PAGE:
Summers get pleasant in Rajasthan, courtesy night tourism

Summers get pleasant in Rajasthan, courtesy night tourism
Folk artists dressed in traditional Rajasthani state attire perform at an event to celebrate World Tourism Day at the Old Fort complex in New Delhi, India, Monday, Sept. 27, 2004. (AP Photo/Gurinder Osan)

Jaipur: Summers in Rajasthan have become more enthralling — courtesy night tourism, which is taking tourist numbers in the lean season to new heights in the desert state.

Colourful lights sparkling bright under the dark sky create a unique contrast, enhancing the beauty of the already spectacular-looking palaces, gardens and museums, wooing tourists from around the world.

The idea, under which travellers can visit the major attractions from 6 p.m. till 10 p.m., was taken up to check the dwindling number of tourists during the summers, when the sweltering heat during the day is a deterrent.

Introduced by the Rajasthan Tourism Development Corp, the concept was launched in 2015 and has become a boon for the tourism industry.

“A total of 12.2 lakh tourists have visited the monuments illuminated at night and the total revenue earned is Rs 12.2 crore as against the total capital expenditure of Rs 4.27 crore made on installation of lighting fixtures,” said Hridesh Kumar Sharma, Director, Archaeology and Museums, Rajasthan.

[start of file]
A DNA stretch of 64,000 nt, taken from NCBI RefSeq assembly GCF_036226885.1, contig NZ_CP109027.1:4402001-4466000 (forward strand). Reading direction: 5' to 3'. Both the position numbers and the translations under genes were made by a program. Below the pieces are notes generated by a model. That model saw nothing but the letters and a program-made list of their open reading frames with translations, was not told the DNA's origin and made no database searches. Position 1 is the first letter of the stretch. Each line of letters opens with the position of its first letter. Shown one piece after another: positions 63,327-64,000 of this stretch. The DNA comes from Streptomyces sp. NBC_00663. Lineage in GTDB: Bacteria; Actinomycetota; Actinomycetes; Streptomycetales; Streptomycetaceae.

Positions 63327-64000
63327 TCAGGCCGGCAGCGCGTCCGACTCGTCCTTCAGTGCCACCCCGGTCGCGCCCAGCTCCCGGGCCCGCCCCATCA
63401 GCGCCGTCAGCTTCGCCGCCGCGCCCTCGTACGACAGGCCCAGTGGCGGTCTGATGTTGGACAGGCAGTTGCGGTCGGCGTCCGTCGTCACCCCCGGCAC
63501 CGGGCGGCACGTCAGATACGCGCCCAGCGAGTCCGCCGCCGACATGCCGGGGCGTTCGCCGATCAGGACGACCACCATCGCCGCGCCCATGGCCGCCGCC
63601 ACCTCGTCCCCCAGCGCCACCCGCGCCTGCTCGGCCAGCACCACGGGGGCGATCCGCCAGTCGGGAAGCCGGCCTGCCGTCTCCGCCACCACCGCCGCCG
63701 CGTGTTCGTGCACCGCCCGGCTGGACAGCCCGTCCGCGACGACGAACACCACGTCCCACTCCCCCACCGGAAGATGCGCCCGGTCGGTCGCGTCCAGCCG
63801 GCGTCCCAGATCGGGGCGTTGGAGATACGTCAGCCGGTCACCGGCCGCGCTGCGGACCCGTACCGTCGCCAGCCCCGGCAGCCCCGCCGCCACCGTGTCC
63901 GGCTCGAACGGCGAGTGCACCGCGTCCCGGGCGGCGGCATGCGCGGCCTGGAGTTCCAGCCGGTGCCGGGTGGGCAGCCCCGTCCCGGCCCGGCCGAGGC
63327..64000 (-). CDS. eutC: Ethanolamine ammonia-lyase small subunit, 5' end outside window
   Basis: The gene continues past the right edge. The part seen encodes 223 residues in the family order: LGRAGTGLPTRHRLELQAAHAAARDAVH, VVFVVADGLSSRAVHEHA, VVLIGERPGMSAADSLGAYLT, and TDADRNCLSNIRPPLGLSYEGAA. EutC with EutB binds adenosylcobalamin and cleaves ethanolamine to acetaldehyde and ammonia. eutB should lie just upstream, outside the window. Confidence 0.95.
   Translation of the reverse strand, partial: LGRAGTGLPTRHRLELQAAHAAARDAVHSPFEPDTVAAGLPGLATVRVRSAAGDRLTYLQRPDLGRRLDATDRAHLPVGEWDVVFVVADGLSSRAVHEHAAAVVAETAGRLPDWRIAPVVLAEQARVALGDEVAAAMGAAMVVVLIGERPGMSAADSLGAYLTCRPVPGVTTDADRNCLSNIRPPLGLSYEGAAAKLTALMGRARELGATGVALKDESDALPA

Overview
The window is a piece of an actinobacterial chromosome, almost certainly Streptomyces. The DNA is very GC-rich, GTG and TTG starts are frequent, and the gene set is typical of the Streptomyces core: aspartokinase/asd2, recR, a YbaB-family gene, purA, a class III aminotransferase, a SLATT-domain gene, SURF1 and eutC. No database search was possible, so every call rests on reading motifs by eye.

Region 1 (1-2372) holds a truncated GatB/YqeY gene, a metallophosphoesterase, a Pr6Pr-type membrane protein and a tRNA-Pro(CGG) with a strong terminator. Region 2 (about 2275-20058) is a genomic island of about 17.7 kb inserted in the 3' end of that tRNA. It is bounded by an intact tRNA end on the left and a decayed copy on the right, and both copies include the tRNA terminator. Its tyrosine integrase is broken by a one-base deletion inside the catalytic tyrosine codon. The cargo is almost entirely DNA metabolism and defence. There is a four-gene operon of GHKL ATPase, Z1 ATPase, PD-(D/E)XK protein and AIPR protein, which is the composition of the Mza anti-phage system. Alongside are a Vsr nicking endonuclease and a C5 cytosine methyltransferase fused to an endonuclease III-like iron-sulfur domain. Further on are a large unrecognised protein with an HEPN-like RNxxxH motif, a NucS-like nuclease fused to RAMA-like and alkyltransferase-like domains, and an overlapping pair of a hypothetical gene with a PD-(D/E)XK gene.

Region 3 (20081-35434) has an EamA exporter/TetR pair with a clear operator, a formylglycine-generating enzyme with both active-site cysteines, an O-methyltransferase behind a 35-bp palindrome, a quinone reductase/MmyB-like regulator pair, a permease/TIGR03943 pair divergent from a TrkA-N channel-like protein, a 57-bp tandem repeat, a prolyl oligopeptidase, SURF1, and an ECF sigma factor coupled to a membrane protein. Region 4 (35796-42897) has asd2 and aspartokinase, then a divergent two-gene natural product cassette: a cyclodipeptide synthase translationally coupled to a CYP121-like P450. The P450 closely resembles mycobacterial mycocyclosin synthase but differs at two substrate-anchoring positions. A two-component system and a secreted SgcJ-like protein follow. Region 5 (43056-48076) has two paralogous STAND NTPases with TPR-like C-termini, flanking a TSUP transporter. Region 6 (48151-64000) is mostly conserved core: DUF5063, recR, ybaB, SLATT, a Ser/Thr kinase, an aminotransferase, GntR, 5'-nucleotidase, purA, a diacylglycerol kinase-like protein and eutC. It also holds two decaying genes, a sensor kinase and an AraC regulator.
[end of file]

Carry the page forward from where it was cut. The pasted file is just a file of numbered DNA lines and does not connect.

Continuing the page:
The project was first implemented in Amber Fort. Albert Hall was thrown open on September 30, 2015, and Vidhyadhar Garden followed on June 5, 2017.

“We will be adding more attractions,” Sharma told IANS.

“We all agreed that monuments will look beautiful during the night if lighted up. Even the tourists will be excited to find something interesting to do after sun-down.”

With a fixed tariff of Rs 100 for both domestic and foreign visitors, the response to a lit-up Amber Fort was spectacular. Ditto for other places.

“They (tourists) were all quite excited. We eventually started promoting the concept by starting a few activities. For example, we started organising classical dance on each purnima, which was free of cost. The idea was to generate interest and the response was whopping.

“Looking at the rising interest in Amber, we took it up in Albert Hall. Today, the exquisite lighting adorning the facade of Albert Hall museum forces passers-by to stop and click a selfie,” said Sharma.

Next came Vidhyadhar Garden, which is built on the pattern of Mughal Gardens in Delhi’s Rashtrapati Bhavan. Here, the flow of tourists is currently a trickle, but is gaining strength with time.

Said another official: “During festivals, we have been organising special programmes in these monuments to draw more crowds. During the annual Literature Festival, we organised a Sufi festival, book readings and more.”

The entire travel fraternity, including tour operators, websites, travel agents and marketing firms, helped promote the concept.

Officials and industry experts feel the numbers will increase as people get to know about this unique see-Rajasthan-at-night drive.

Now night tourism has been introduced in other towns of Rajasthan too.

“Be it Pali, Sikar, Bikaner, Bharatpur, Ajmer or Jaisalmer, we did upgradation and restoration of museums and soon they were opened from 12 noon to 8 p.m.” Sharma said, noting crime was not an issue in Rajasthan.

Asked if night tourism should be introduced in other parts of India, he said: “It can work wonders for the Taj Mahal… Even Red Fort, a few temples in the south, Karnataka forts, Golconda Fort (in Hyderabad) and others can also try it.

“As we have scripted a success story, other states should definitely emulate it,” he added.